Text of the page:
This article discusses how the Cato Cloud accelerates and optimizes traffic. For more about configuring these settings, see Configuring Network Rules.
Cato enables acceleration for TCP traffic. You can configure the default system settings for acceleration, and through network rules you can override the system acceleration default.
Each Cato PoP can act as a TCP proxy server, reducing latency. The proxy server effectively makes TCP clients and servers believe their destinations are closer than they really are, allowing them to set a larger TCP window. In addition, the Socket's advanced version of TCP congestion control lets endpoints connected to the Socket to send and receive more data before waiting for acknowledgment. This increases the total throughput while reducing the time needed to remediate errors such as packet loss.
You can define and manage your acceleration settings from a centralized location with as much granularity as required as part of the network rules.
When TCP acceleration is enabled for a flow, Cato establishes a proxy between the client and the PoP (last mile), between the PoPs (middle mile), and eventually egresses the PoP to the destination.
As an example, consider a TCP flow between London and New York over the internet in which a packet did not reach its destination (lost). If the proxy is disabled, when the destination receives the next packet, it understands a packet is lost and requests the client to retransmit that packet (as per TCP protocol). This will cost a full RTT between London and New York before flow transmission can continue.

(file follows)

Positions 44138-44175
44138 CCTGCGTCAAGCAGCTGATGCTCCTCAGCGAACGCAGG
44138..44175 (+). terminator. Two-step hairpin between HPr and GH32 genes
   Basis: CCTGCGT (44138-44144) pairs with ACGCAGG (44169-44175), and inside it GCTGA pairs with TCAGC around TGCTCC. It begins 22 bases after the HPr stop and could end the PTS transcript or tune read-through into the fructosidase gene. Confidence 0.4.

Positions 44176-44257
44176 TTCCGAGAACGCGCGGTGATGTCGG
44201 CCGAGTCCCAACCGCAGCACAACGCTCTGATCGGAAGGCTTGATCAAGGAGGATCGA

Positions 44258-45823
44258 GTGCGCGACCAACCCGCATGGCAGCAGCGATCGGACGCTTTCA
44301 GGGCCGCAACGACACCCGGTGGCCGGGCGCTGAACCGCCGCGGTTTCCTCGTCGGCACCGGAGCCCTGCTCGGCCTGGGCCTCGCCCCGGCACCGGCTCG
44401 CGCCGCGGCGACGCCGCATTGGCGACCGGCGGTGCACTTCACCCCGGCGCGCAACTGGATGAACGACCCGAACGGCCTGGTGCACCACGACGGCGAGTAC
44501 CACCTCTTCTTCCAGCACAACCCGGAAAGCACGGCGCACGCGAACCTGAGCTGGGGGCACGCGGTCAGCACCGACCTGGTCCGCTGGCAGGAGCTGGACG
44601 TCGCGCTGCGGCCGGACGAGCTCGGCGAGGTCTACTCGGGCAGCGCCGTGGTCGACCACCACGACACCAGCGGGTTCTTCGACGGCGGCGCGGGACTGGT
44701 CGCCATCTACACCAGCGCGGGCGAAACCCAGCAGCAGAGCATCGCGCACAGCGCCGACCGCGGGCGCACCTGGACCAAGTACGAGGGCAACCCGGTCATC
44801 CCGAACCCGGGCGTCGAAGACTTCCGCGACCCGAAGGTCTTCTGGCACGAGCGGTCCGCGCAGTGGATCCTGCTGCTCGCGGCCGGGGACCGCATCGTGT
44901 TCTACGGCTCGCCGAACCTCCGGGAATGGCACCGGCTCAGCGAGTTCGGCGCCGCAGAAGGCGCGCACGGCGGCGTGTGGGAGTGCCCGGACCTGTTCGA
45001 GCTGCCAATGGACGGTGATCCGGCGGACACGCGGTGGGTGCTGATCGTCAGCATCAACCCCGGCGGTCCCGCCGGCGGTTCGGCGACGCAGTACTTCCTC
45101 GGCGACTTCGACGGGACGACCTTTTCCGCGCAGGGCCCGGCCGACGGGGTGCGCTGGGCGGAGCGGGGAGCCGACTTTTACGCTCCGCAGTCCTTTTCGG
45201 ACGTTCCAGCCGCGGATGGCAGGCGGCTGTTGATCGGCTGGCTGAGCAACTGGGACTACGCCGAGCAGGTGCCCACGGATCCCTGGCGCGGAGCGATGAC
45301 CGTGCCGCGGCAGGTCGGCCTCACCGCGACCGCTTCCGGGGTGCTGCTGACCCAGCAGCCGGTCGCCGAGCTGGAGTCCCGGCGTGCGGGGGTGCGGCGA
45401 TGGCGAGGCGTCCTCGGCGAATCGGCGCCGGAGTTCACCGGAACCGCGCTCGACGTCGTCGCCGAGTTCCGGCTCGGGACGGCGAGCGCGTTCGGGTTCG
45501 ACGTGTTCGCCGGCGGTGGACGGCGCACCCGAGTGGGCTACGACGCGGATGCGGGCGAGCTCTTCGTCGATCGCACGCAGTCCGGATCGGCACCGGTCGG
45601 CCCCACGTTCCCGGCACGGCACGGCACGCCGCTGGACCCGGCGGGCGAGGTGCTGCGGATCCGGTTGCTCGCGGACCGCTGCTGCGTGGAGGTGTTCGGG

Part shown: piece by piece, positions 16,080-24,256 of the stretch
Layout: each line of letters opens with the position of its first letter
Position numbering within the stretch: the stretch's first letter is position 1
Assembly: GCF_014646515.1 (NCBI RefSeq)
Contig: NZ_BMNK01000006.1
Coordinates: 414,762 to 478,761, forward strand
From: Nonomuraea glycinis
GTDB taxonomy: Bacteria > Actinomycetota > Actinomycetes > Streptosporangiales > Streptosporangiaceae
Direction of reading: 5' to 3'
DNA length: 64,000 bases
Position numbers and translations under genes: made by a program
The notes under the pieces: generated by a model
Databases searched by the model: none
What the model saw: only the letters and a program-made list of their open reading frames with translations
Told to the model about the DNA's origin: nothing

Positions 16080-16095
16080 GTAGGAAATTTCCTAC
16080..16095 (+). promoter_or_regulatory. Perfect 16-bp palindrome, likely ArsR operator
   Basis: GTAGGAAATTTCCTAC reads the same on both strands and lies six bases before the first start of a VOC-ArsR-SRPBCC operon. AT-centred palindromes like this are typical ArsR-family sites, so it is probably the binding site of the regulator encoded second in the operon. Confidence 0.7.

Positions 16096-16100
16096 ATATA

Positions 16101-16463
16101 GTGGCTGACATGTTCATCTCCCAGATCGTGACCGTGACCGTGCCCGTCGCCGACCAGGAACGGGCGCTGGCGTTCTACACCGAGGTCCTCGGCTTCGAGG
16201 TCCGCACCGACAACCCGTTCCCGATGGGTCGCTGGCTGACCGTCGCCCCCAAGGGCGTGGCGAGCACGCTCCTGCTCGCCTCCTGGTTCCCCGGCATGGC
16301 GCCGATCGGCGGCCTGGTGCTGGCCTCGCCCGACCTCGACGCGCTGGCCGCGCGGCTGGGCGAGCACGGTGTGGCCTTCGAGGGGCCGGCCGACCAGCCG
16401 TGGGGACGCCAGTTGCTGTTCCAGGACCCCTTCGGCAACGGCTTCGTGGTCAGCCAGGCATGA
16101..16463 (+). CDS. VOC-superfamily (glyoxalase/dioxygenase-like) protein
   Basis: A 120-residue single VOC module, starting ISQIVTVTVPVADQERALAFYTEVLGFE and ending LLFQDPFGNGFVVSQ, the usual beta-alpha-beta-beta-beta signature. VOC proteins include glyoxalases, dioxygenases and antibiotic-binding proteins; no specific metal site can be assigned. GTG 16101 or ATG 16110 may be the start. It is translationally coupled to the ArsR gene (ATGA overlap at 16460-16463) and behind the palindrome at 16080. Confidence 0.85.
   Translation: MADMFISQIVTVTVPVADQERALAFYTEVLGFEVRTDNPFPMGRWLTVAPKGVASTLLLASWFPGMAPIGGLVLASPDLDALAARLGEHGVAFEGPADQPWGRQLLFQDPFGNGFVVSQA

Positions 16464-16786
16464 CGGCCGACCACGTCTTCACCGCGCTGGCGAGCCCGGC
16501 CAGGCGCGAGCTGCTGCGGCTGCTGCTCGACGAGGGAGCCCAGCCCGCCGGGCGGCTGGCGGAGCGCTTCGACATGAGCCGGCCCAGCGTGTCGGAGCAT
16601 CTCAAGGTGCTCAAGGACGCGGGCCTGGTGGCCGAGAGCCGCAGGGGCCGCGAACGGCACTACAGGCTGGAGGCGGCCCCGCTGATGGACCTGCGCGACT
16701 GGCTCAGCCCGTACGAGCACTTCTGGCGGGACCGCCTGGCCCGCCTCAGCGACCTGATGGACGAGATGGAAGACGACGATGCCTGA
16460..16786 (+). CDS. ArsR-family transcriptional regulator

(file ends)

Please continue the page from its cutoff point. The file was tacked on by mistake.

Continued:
With Cato, the RTT is significantly reduced due to multi-segmenting the traffic path to the last and middle mile. In the above example, instead of lost packet retransmission between London and New York, the lost packet is detected, for example, between London and Cato’s London PoP.
As Cato uses large Tier-1 links to carry traffic across the middle mile, packet loss is rare on this segment.
Cato Socket's optimization mechanism mitigates packet loss through packet duplication. Because this increases the total throughput, optimization should be used only on critical flows that are sensitive to packet loss (such as voice and video traffic).
You can define and manage your optimization settings from a centralized location with as much granularity as required as part of the network rules.
When you enable optimization, Cato performs one of the following optimization methods based on the site’s topology and existing connections:
Packet duplication - used when more than one active link is available. With this technique, Cato sends duplicate packets over another active link while reassembling packets at the other end. Since a redundant packet is sent for any given packet, packet loss mitigation increases even if a packet is lost on one of the links.
UDP retransmission - used when only a single active link is available. With this technique, Cato retransmits UDP packets (waiting 5 msec prior to retransmission). Since a redundant packet is sent for any given packet, packet loss mitigation increases even if a packet is lost.
Note: As TCP performs retransmission as part of its protocol, UDP retransmission effectively mitigates packet loss for the other commonly-used protocols.